“Thailand, as a neighbour of Cambodia, must realise and understand that good neighbourly co-existence is based on mutual understanding and mutual respect. Its refusal to accept and honour the mutually-agreed conventions and treaties with Cambodia will not be reciprocated with due respect from Cambodia, but will only create irreversible mistrusts and suspicions.”
Recent statements by Thailand’s director-general of the Ministry of Foreign Affairs, Mr. Varachai Plasai, are not helping the cause of the search for the solution to the current Khmer-Thai border disputes. Thailand’s stance, by the statements of Mr. Varachai, in rejection of the mutually agreed 1904 convention and the 1907 Khmer-Thai treaty, has dashed any hope of an amicable solution to the already complex Khmer-Thai border issues. On the contrary, his statements will fuel and add more diplomatic and border tensions between the two countries.
His statements: “We acknowledge the existence of the maps which are the results of the demarcation works of commission of delimitation of the boundary set up under the 1904 and 1907 treaties of Siam-France but we don’t accept”, and “Thailand will reject any attempt made by Cambodia to use the 1904 French map as a basis for border delimitation because according to this map, all the disputed Khmer temples are located inside Cambodia”, are clear indications that Thailand is not keen on settling the border disputes amicably and mutually, but on Thailand’s terms. Thailand has consistently reiterated that it will only agree to negotiate based on maps unilaterally drawn by Thailand. In other words, Thailand will not settle the current border disputes with Cambodia if Cambodia does not allow Thailand to keep the territories it had claimed and occupied to date. So, is peace and border solution possible between Cambodia and Thailand in the future?
Thailand, as a neighbour of Cambodia, must realise and understand that good neighbourly co-existence is based on mutual understanding and mutual respect. Its refusal to accept and honour the mutually-agreed conventions and treaties with Cambodia will not be reciprocated with due respect from Cambodia, but will only create irreversible mistrusts and suspicions.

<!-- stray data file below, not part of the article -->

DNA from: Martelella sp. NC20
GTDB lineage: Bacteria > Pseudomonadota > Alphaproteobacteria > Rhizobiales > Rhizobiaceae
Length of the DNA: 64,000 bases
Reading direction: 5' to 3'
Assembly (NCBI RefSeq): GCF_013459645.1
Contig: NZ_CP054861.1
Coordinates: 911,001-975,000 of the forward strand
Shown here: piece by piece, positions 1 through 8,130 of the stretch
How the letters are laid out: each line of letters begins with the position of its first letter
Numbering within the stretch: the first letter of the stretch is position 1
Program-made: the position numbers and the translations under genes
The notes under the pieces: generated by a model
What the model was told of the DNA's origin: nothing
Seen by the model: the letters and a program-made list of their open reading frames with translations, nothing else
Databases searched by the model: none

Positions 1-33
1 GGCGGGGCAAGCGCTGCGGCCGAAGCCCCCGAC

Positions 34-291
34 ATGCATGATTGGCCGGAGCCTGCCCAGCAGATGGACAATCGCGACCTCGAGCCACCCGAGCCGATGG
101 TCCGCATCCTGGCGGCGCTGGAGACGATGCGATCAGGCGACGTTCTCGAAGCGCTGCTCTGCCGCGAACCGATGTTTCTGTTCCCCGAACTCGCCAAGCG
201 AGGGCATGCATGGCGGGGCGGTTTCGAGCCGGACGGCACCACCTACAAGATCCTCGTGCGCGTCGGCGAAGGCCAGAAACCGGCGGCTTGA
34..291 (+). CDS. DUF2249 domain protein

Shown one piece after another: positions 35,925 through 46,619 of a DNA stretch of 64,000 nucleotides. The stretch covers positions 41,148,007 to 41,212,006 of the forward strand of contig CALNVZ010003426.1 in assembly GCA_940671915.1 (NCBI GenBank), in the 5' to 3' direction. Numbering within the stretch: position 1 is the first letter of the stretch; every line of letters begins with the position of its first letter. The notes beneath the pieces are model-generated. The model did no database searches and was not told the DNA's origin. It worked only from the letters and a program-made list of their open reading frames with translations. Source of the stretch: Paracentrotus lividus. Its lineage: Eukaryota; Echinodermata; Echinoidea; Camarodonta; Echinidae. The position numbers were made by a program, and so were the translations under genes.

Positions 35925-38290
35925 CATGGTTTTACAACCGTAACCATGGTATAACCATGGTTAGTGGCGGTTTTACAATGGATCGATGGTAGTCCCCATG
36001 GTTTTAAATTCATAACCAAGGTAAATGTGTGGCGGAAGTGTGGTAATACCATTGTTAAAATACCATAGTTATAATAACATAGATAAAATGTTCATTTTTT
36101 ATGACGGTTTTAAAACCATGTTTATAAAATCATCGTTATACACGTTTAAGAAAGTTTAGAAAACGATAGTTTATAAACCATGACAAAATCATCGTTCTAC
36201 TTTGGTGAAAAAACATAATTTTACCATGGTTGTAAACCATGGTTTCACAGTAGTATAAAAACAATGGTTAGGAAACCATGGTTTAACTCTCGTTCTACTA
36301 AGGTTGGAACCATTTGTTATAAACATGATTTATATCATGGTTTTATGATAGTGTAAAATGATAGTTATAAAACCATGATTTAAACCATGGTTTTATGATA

The Khmer-Thai borderlines have been settled once and for all since 1907. The delimitation of the borders between Cambodia and Thailand have long been recognised under international law as having been once and for all settled by the findings and the works of the Franco-Siam Mixed Commission instituted and ratified by the Convention of 1904 and the Franco-Siam Treaty of March 23, 1907. Furthermore, the Franco-Siam Treaties of 1925 and 1937 as well as the adjudication of June 15, 1962 of the International Court of Justice, in which the Preah Vihear temple was adjudged to belong to Cambodia, reaffirmed the border disposition as prescribed by the works of the Franco-Siam Mixed Commission.
In regard to the current disputes, Thailand has consistently insisted that the surrounding areas in the vicinity of the Preah Vihear temple have never been delimited and that the verdict of the International Court of Justice in 1962 did not cover the issue of those surrounding areas. The notion that the areas in the vicinity of the Preah Vihear temple have not been settled is a misconception. The Cambodian ownership of the temple and the surrounding areas, deemed disputed by Thailand, has been settled once and for all by that court’s verdict. And that verdict has vindicated the Cambodian claims and render justice to the 1907 treaty. The court adjudicated that: